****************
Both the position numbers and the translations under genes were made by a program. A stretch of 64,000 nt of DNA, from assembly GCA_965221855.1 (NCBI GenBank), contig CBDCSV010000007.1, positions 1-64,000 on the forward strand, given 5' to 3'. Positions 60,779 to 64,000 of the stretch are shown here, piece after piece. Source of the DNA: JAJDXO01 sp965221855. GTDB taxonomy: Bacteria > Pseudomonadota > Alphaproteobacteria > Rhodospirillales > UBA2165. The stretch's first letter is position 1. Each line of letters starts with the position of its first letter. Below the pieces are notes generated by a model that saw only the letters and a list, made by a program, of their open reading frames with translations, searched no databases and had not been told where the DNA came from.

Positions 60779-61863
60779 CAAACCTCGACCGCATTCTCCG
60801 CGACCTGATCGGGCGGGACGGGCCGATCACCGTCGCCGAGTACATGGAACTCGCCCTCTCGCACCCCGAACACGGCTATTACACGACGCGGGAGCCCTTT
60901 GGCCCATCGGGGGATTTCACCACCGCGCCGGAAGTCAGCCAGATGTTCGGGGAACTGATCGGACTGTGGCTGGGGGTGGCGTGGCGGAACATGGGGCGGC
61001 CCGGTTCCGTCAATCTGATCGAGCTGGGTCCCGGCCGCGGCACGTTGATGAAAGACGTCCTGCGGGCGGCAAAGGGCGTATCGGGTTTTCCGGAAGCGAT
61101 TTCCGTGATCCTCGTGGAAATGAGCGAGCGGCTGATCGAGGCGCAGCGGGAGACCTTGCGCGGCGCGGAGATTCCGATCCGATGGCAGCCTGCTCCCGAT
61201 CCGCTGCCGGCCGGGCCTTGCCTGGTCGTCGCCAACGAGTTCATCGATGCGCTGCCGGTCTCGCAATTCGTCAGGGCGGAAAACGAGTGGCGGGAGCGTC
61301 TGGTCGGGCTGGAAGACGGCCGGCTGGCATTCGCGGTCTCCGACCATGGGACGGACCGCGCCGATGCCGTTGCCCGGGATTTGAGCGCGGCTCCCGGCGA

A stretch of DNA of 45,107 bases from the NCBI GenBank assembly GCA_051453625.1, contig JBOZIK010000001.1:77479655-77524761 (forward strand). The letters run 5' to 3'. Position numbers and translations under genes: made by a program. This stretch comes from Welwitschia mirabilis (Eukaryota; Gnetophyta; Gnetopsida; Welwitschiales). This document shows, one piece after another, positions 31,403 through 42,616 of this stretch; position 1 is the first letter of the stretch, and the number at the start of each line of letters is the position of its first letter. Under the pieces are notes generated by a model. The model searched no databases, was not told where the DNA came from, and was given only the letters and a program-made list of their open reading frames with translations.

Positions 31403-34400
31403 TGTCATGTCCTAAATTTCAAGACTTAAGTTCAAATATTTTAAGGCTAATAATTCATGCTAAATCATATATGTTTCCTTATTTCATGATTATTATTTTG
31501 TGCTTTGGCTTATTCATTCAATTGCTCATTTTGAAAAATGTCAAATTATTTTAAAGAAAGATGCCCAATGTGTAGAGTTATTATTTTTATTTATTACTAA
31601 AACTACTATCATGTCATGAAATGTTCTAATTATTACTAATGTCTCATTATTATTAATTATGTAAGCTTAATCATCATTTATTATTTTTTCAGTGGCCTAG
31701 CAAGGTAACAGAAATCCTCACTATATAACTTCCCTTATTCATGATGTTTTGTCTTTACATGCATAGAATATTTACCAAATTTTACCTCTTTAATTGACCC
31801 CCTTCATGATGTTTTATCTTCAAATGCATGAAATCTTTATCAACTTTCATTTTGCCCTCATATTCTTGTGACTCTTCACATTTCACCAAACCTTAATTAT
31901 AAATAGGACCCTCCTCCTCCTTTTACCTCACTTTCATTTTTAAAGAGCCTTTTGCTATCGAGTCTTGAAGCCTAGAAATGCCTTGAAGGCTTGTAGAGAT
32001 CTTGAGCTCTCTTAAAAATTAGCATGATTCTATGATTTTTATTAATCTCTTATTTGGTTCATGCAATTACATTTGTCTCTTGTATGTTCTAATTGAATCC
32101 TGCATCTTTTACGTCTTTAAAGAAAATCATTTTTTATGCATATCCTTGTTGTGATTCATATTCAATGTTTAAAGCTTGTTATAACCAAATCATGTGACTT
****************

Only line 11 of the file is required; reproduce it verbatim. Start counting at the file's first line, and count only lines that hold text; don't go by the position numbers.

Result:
Positions 31403-34400